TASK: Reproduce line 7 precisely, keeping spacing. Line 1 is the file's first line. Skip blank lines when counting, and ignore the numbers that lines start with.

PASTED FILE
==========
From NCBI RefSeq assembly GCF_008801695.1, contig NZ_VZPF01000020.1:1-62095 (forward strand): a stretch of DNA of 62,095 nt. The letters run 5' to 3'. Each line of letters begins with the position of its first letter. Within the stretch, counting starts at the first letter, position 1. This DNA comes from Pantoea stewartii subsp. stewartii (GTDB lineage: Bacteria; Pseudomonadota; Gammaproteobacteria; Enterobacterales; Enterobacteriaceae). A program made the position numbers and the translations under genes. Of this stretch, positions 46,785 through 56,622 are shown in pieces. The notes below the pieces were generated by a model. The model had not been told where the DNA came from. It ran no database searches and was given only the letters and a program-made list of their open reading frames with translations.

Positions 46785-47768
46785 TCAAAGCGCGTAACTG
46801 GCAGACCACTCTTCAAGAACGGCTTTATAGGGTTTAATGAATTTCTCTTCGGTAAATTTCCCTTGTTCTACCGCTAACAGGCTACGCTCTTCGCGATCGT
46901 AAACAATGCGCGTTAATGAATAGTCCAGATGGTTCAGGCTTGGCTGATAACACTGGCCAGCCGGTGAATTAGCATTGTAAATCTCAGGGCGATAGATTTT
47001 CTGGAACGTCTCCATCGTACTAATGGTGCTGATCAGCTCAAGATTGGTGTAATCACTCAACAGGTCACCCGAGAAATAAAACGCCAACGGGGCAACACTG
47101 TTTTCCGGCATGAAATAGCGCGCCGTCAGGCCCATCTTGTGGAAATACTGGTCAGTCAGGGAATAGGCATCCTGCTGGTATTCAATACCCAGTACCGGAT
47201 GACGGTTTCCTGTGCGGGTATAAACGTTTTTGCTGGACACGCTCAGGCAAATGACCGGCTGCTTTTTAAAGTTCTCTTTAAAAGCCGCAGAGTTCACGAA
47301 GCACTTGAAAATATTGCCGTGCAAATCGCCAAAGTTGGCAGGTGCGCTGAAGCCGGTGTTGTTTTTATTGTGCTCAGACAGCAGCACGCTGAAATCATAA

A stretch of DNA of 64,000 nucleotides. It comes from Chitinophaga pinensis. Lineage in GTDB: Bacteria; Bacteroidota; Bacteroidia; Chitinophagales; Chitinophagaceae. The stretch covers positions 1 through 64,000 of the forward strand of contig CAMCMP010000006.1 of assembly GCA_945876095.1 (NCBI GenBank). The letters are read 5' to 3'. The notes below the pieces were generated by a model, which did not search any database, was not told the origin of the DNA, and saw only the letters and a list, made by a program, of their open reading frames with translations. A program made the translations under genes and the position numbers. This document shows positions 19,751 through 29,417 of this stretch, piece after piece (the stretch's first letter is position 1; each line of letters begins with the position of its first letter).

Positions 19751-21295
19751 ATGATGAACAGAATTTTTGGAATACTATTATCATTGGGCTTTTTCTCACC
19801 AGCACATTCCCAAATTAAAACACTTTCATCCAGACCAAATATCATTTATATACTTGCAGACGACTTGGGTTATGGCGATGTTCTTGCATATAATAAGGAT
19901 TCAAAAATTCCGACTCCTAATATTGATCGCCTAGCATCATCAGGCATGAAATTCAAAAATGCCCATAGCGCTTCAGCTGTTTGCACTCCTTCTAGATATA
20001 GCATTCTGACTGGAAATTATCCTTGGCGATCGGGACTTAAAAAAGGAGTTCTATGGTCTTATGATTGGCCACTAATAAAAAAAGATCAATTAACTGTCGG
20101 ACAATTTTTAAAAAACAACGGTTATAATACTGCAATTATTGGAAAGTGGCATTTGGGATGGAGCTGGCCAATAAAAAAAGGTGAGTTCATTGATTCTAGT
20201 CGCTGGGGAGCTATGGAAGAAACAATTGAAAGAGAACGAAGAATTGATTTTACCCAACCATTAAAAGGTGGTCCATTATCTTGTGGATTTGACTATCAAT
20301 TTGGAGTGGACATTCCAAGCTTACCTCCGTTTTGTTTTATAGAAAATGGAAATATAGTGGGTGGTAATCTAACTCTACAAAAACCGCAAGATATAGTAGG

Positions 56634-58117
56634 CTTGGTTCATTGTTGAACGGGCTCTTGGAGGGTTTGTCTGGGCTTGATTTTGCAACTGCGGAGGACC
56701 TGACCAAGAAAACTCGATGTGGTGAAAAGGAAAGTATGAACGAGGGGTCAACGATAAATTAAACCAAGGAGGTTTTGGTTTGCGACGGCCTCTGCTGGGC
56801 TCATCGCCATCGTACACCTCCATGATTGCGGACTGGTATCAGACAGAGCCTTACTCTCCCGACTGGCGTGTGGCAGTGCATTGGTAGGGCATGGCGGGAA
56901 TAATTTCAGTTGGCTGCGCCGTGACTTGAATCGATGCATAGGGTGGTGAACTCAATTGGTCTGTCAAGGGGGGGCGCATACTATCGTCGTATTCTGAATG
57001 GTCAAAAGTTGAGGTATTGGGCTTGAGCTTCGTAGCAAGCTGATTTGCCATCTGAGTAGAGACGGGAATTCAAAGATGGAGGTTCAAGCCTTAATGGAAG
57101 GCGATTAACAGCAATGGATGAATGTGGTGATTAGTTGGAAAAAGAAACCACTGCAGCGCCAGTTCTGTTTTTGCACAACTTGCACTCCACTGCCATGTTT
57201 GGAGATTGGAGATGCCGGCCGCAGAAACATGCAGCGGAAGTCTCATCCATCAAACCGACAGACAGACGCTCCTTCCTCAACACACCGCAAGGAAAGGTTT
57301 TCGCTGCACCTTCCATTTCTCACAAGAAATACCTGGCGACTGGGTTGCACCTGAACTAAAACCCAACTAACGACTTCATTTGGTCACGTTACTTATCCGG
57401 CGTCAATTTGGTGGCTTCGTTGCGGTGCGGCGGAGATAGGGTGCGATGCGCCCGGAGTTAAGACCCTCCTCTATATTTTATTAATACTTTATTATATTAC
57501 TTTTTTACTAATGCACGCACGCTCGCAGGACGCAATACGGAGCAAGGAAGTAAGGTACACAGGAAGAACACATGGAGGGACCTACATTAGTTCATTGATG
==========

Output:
47101 TTTTCCGGCATGAAATAGCGCGCCGTCAGGCCCATCTTGTGGAAATACTGGTCAGTCAGGGAATAGGCATCCTGCTGGTATTCAATACCCAGTACCGGAT